There has been a struggle to establish the best means to provide a water filter in a refrigerator. When walking around an appliance store, one might see refrigerators with either a cylindrical canister installed within the top right portion of the refrigeration cabinet, a long thin filter installed within the lower left portion of the grill at the bottom of the refrigerator, or a filter mounted in the front cabinet control box within the cabinet.

The problem with the positioning of cylindrical filters in the upper right portion of the refrigerator cabinet (see Figure 2) is the size of these devices and the need to remove the contents of the upper shelf of the refrigerator to gain access to the filter for changeout or handling. For a shorter person with reduced strength in their arms, one can forget about changeout by the homeowner without assistance. Whirlpool, Electrolux, Amana, General Electric, and Maytag all use this approach to some degree.

To eliminate the struggle with refrigerator contents, one manufacturer developed the concept of placing the filter into the grille at the bottom of the refrigerator (see Figure 3). At this location, the homeowner doesn’t need to remove a portion of the contents of the refrigerator during filter changeout and the unit is in the front so one doesn’t have to gain access to the rear of the refrigerator as with the old in-line devices. Despite increased convenience in some areas, this approach fails some people who may not be able to get on their hands and knees to twist this filter out of its hole. Such twisting has sometimes confounded people  because of occasional “stiction”—the increased adhesion between two parts as a result of a “set” within an O-ring or gasket where the lubricant is forced from the interface over an extended period of time.

The next approach implemented in 2001 was a push-to-eject filter design (see Figure 4). The filter element consists of dual carbon blocks within a flat, video-cassette size package. This fits into the front of the control cabinet when the refrigerator door is opened (see Figure 5) and ejects at the push of a button. The system is equipped with automatic shutoff valves so filter changeout is dry. Anyone can push this button and the filter ejects like a video-cassette into your waiting hand. Filter changeout problems are eliminated, but this is a more complex filter housing and design.

Markets and developments
The market for refrigerator filters is difficult to determine in exact terms because the price of the system isn’t calculated separately. By deduction, however, one can determine that these systems have an implied value of $50-80, i.e., subtract the price of the refrigerator sold with and without the filtration system. Replacement filters are sold at prices ranging from $25–50 at retail. Value of the retail market, therefore, appears to be approximately $175-185 million in 2003.

This market is currently confined largely to the higher-end, side-by-side products of the major manufacturers and even smaller brands—such as LG and Subzero—are now fitting filters to their products. Saturation of the market, i.e., all opportunities to sell and install filters—at least in side-by-side units—is expected to be effectively assured by the close of this year. In other words, manufacturers will install systems in essentially all models. Further evolution of the market is confined to refrigerators with water and ice capabilities, which aren’t popular options outside of North America. This steady flow of filtered systems, however, has the potential to directly reduce the number of homes that are candidates for the purchase of other POU products and must be taken into account when calculating future markets for alternative POU systems.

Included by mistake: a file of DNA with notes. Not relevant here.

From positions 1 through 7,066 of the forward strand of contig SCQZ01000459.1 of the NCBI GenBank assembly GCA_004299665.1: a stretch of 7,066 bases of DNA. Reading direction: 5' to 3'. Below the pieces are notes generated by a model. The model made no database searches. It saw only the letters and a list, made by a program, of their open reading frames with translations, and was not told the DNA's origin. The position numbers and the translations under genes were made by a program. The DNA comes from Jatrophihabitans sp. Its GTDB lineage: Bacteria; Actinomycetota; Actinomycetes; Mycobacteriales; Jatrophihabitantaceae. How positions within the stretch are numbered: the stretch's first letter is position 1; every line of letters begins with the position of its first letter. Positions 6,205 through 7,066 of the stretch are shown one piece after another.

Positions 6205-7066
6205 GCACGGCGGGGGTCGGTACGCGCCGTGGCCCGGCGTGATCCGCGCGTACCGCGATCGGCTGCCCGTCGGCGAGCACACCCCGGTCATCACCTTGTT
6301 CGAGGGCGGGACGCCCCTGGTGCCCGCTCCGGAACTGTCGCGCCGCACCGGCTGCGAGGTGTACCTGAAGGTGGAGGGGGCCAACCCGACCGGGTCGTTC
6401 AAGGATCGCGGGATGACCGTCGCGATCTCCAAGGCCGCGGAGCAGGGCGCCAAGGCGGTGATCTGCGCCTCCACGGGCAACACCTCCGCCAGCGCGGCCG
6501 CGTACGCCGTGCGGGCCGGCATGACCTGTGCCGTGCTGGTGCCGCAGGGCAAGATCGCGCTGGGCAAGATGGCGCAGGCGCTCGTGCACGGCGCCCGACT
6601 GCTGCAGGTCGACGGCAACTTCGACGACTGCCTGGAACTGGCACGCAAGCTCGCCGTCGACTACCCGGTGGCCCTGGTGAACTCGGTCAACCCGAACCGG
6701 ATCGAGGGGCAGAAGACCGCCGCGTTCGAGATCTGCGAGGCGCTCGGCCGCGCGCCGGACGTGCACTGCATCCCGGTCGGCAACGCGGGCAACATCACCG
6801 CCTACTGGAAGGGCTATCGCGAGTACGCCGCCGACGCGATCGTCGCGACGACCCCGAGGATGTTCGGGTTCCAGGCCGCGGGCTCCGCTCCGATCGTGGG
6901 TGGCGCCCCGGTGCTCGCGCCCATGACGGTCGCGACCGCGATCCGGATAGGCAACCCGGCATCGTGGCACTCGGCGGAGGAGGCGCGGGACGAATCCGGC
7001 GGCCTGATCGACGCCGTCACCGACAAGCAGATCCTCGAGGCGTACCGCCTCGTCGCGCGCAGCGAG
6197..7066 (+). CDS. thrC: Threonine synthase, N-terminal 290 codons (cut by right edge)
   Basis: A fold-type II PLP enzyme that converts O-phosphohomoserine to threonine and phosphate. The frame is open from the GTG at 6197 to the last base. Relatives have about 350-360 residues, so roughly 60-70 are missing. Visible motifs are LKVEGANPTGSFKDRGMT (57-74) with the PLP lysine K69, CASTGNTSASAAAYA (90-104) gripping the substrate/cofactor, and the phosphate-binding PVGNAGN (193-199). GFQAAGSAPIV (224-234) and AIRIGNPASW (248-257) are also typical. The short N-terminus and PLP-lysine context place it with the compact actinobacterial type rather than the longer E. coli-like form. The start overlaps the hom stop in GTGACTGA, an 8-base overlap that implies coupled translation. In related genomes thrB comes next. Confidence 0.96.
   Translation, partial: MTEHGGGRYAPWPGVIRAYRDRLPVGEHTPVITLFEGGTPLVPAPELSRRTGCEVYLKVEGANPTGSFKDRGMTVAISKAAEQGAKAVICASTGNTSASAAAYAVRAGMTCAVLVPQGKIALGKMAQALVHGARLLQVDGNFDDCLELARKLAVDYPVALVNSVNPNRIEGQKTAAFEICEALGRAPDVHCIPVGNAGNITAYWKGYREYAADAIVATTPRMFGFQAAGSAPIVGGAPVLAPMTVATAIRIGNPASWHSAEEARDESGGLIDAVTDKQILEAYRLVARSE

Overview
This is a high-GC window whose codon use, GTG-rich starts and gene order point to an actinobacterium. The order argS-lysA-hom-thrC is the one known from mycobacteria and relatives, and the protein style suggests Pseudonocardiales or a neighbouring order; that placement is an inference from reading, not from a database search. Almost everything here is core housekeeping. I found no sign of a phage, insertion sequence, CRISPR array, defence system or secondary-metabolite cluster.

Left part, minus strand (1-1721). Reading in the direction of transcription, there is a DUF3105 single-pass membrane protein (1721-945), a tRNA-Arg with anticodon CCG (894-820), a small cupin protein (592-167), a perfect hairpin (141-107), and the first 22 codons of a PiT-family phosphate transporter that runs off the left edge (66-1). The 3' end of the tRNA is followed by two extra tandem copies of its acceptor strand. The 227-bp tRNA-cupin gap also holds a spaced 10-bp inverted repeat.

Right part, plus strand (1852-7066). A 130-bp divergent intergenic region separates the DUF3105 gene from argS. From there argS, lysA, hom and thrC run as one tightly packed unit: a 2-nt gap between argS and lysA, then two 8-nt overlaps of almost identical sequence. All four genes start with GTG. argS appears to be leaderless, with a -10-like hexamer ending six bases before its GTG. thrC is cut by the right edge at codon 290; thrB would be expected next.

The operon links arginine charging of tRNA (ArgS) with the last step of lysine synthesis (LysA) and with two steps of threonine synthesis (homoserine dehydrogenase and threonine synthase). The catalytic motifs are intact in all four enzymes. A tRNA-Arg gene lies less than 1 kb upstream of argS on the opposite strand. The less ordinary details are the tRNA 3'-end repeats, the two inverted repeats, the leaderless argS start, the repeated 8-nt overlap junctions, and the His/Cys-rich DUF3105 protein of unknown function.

This year, it’s expected that at least two major refrigerator brands, Electrolux Home Products and Sears Kenmore, will release new water filtration systems with comprehensive microbiological purifier claims in addition to the broad range of health claims currently provided. The microbiological capabilities include viral (>99.99 percent reduction), bacterial (>99.9999 percent reduction) and protozoan oocyst (>99.95 percent reduction) claims demonstrated in both potable and non-potable water with high levels of turbidity, organics, total dissolved solids, high pH and high alkalinity (see “Carbon Breakthrough,” WC&P, January 2003). This further escalates the capabilities of these filters into a field of great interest to the consumer—microbiologically safe water.

Conclusion
With respect to advances in refrigerator ice and water filtration, the consumer can look forward to improved system monitoring and controls, improved filter designs, and further improvements in the ergonomics of filter changeout. This is a highly competitive field with only a small number of companies serving the needs of a relatively modest number of major appliance manufacturers. It confines OEM activity almost to the sidelines of the mainstream water industry and its hundreds of vendors and dealers. Still, don’t ignore refrigerator filters since they have great potential to influence the POU industry. The segment offers dealers an excellent potential opportunity for aftermarket filter sales.

About the author
Dr. Evan E. Koslow is chief executive officer of KX Industries of Orange, Conn., and a member of the WC&P Technical Review Committee. He’s written over 100 articles and papers and holds over 35 patents. Koslow can be reached at (203) 799-9000, (203) 799-7000 (fax), email: ceo@kxindustries.com or website: www.kxindustries.com